After adding more tape around the edges of both the stock and rudder I gave them a day to harden; then I smoothed uneven surfaces with a course, flat file. In preparation for skimming the surfaces with thickened epoxy I lightly abraded them with the same file. Afterwards I used a squeegee to spread the epoxy so as to fill minute hollows between the weave and the weft of the woven roving. Where it was not possible to use the squeegee, such as the forward facing area of the stock, I used a paint brush to apply an even layer of thickened epoxy.
As this was the first time I’ve tried the technique I await with some apprehension the result when it has hardened. How much sanding will be needed to make surfaces really smooth, and how many more coats, if any, will be necessary to bring about a professional finish? That remains to be seen.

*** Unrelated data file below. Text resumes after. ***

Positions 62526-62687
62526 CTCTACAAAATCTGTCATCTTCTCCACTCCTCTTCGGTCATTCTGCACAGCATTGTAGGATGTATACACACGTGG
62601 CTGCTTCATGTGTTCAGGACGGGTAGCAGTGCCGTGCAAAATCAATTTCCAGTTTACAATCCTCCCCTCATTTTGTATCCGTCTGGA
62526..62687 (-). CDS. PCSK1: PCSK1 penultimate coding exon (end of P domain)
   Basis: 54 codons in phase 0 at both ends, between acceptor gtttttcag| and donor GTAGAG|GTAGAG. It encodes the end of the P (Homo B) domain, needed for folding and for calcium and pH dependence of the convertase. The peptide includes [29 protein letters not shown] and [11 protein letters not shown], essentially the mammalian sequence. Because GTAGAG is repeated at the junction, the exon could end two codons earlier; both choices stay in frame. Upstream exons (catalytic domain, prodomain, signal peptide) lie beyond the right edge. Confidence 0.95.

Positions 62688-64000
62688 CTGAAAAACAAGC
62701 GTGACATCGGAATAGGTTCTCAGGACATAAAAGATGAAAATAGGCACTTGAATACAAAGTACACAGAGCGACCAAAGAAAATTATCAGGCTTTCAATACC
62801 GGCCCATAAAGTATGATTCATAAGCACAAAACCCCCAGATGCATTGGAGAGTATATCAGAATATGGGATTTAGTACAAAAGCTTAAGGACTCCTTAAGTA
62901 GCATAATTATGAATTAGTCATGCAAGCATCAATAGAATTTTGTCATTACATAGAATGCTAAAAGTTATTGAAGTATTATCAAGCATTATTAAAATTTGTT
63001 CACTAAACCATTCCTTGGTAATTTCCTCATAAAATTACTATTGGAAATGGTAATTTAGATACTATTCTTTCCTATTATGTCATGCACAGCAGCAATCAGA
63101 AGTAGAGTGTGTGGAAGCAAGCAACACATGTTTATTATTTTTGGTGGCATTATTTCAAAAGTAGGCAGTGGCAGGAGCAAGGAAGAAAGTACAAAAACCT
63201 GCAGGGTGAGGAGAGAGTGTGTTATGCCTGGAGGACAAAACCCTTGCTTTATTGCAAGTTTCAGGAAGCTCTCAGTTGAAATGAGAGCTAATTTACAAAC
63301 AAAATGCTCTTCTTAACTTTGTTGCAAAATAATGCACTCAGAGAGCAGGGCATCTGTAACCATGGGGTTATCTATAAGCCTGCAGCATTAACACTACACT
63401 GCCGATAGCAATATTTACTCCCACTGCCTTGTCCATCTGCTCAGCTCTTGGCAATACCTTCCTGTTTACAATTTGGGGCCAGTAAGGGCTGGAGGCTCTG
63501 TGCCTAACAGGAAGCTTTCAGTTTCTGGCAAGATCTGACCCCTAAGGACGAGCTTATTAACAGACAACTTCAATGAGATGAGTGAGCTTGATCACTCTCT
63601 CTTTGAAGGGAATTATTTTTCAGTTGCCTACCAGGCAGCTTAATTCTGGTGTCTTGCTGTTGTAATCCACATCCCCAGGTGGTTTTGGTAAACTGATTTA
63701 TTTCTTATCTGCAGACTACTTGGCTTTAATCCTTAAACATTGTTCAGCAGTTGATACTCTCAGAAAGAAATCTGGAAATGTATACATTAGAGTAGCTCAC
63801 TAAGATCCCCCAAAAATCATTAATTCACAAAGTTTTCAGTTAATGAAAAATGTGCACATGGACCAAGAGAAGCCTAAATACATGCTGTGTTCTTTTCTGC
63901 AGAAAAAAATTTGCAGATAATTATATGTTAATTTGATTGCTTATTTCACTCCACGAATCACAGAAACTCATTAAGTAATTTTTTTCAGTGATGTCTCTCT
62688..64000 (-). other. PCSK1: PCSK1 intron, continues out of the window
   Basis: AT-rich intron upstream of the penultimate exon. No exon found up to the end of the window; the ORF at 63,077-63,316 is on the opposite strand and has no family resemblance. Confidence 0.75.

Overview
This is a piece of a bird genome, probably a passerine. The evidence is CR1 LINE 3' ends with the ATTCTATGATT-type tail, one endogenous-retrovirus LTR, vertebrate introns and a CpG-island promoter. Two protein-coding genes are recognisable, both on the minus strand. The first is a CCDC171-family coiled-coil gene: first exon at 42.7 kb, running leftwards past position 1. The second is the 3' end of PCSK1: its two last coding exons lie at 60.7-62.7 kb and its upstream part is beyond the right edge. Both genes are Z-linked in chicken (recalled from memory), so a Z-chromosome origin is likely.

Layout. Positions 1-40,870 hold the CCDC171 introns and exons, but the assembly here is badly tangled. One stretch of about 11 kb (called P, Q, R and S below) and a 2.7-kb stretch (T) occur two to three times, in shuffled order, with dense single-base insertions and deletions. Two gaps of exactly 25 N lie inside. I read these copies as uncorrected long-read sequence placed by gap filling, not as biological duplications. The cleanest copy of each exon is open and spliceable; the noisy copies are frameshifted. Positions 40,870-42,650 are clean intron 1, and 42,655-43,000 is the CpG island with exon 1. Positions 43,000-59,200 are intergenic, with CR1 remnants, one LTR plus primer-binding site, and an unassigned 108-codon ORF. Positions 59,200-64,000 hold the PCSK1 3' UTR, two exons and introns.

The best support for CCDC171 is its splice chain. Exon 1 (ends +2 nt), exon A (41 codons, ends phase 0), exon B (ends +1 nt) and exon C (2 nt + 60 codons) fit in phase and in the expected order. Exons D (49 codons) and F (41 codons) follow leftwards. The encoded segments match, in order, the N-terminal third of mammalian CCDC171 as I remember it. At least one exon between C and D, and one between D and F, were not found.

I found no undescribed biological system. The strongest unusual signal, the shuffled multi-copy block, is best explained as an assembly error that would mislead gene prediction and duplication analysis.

I can anticipate several days passing before both the stock and the rudder will be finished; that’s not because there’s a lot to be done, but because between each application of epoxy I have to wait at least 24 hours.
Such a process could well go in parallel with making other parts of the boat the same day, but demands on my time often do not permit it. Unless the weather is warm and fine, and I am able to spend more time on the project, I can see building my dream boat will take a fair while.